“I would go to these parties and bring a mason jar with wood chips in it and put it on the table and just see what would happen,” Morgan says. “By the end of the party it would be gone, and people started asking us ‘what is this and where is it from?’ That gave us the courage that maybe there is a market for this.”

Named after the backyard bootlegging creations flavored with branches, Branch and Barrel has grown into a fully operational distillery – and yes, they are using barrels these days. The distillery outgrew its old water heater still, moved operations to Centennial in 2015 and has expanded throughout its building, adding a tasting room and acquiring more space to distill. From those backyard trials to now filling 20-25 barrels every two weeks, Morgan says their hobby/business progressed extremely quickly, and there were times when they felt they were in over their heads.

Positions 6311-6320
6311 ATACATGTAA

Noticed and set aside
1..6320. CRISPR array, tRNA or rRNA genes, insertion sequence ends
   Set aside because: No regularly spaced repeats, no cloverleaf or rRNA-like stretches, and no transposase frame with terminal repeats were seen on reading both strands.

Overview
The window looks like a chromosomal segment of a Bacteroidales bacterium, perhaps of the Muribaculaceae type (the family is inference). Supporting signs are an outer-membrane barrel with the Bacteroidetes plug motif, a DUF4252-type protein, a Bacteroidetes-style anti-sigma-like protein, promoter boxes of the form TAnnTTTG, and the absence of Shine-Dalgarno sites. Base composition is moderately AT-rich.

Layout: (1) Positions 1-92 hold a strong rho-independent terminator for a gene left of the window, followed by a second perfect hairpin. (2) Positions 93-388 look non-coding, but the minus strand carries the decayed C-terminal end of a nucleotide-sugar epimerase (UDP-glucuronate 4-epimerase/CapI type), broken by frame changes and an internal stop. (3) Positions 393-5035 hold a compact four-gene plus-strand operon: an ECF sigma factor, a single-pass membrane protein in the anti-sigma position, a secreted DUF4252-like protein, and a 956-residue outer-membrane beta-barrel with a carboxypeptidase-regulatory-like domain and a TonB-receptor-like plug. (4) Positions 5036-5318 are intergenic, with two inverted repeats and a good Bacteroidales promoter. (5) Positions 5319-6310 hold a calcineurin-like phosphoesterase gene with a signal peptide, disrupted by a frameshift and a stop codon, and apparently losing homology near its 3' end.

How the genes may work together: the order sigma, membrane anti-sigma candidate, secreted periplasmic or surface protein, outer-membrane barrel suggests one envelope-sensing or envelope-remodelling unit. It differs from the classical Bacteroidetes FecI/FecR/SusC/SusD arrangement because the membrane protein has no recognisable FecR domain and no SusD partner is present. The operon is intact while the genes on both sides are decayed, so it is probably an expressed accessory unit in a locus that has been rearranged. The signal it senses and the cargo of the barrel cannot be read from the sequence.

Just after moving into the Centennial location, the man they had hired to be their distiller quit on his first day because of a horrible allergic reaction from milling grain. While it clearly appeared to be a defeating blow to their start, it opened the door for their current distiller Rick Warren, an electrician who happened to be wiring the building when it happened.

“Rick was in there and he said, ‘I’ve been looking at what you guys have been doing and I’m trying to get out of being an electrician, would you consider hiring me to be your distiller?’” Morgan says. “We asked him if he had any experience and he said no. We told him neither do we, this is perfect.”

Morgan praises Warren for his work ethic and dedication to learning how to make bourbon as the master distiller. From the beginning, they always wanted to do things the right way and that is why they focused solely on bourbon and perfecting their recipe throughout the distillery’s first three years.